Tolerance Image Credit: Archives

With the UAE observing 2019 as the Year of Tolerance, people are actively trying to be more accepting. However, it is interesting to explore whether tolerance is an innate quality or do we develop it through life experiences? Gulf News readers discuss

Tolerance is nurtured

Formative years are crucial to instil tolerance

Tolerance in many ways could be viewed as being both an attitude resulting from nature and nurture. To me, another way of referring to tolerance is cultural relativism. For many people, ethnocentrism is what they are taught to believe throughout their formative years, as culture is associated with central components to identity such as religion and nationality. In the same way, tolerance can be taught during that crucial time in a person’s life as well. Xenophobia and the idea that one’s culture is superior to others is a mindset that could be changed through exposure and interaction to other worldviews, cultures, and religions. That being said, this interaction might have an opposite effect of intensifying ethnocentrism if someone does not have the will to accept or listen to alternative view or keep an open mind to beliefs against their own. Considering all the above, I personally believe tolerance is nurtured, because in sociology, it is known that humans have a strong desire to be connected to an ‘in-group’. If one stays exclusively within their in-group, they are most likely going to be hostile to foreign concepts, beliefs, and even individuals.

I personally believe tolerance is nurtured...

- Amna Abudyak

From Ms Amna Abudyak

International relations student based in Sharjah

A skill

People develop the ability to be accepting

Tolerance is frequently mistaken for a trait rather than a skill. Perhaps because we associate tolerance with other personality traits, I personally always connect tolerance with agreeableness, empathy, unselfishness and cooperation. This, I recently discovered, is why many others and I would believe that tolerance is unteachable, the reality is, it’s a skill that is key to a harmonious and less problematic world. It being a skill is what makes it a way of life people can learn, easily or not depends on age, level of education, cultural background, upbringing and the most importantly the type of personality.

Tolerance is frequently mistaken for a trait rather than a skill

- Sarra Wissam Hamid

You might say subconsciously everyone does possesses a certain level of tolerance, I say that’s not true. Since most if not all conflicts have occurred on a playground that’s devoid of tolerance, teaching this skill should be encouraged and heavily supported. Globalisation is growing exponentially and can’t lead to good without the presence of tolerance.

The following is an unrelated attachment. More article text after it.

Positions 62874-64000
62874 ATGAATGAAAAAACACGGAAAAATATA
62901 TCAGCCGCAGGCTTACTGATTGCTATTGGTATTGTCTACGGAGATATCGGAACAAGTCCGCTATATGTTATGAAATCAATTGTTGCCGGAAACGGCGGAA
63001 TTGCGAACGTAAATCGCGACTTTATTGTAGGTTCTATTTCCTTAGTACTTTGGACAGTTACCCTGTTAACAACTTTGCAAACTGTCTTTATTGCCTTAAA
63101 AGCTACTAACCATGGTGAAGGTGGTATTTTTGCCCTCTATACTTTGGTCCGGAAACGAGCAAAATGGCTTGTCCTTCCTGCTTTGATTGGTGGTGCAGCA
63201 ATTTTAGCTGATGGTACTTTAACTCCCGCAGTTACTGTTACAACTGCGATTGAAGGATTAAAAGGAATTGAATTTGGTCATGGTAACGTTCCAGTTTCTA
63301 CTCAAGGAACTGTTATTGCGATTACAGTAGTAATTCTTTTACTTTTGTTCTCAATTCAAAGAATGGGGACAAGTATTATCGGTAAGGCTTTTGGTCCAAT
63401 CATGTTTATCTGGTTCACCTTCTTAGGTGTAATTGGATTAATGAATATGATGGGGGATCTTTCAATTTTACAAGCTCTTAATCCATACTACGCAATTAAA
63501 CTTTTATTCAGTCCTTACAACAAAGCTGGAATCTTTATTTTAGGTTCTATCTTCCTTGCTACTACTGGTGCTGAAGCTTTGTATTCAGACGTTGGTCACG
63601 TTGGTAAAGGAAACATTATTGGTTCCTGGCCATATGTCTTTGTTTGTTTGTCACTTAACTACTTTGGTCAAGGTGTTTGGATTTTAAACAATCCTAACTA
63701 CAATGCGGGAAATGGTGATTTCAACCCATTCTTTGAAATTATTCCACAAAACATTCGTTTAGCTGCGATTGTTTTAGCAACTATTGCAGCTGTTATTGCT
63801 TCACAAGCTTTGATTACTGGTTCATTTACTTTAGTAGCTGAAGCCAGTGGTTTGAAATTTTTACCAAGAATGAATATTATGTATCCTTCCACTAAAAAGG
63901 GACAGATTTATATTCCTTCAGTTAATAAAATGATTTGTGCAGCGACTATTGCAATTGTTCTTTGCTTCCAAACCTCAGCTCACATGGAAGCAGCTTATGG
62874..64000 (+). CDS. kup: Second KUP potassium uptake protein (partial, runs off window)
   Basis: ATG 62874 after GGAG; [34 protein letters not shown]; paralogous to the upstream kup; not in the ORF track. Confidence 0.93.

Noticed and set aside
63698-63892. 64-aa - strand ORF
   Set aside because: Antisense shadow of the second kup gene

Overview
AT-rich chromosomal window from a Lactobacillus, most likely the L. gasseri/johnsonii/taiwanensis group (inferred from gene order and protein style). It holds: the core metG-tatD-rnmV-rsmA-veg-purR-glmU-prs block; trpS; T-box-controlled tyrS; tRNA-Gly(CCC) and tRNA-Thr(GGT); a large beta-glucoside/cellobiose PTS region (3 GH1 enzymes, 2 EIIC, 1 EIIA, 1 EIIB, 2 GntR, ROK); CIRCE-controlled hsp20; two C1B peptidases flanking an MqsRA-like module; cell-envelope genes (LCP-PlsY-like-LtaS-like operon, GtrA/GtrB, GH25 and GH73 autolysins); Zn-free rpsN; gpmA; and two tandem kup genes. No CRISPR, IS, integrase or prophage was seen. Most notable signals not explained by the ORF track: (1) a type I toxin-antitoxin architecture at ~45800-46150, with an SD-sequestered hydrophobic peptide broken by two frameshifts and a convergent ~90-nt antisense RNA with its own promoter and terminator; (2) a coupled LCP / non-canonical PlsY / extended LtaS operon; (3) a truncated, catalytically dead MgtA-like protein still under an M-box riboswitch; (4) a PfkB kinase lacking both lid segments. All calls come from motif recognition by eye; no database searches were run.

Had we as a society not witnessed educational institutions and corporations attempt and succeed to teach tolerance, you would find a large population answering this question with: “No, you can’t teach tolerance it’s a trait carried through your genes.”

Sarra Wissam Hamid

Pupil based in Dubai

Shaping society

There should be no room for intolerance

According to research, tolerance is actually a learnt trait people develop through time and it is not something one is born with. People can learn it through their guardians or any other means that they are exposed to.

On the other hand, sometimes we are exposed to other people’s bias to growing up that we can internalise and learn. As we grow older and wiser, we need to evaluate our behaviour and let go of any intolerant feelings towards people. We need to actively surround ourselves with people who are accepting of others and are open-minded.

We need to actively surround ourselves with people who are accepting of others and are open-minded

- Hassan Ahmad

I have personally interacted with people who were not the most accepting and tolerant of individuals, however, through time, they learnt better. We need to start being intolerant of intolerance. We need to start expressing how accepting others should be the norm and people who are intolerant should be the odd ones out. We have a long way to go towards that change but this is how societal norms are formed.

From Mr Hassan Ahmad

Business consultant based in Sharjah

Poll results

Is tolerance innate or learnt behaviour?

Innate: 30%

Learnt: 70%

Have your say

Is society getting increasingly tolerant?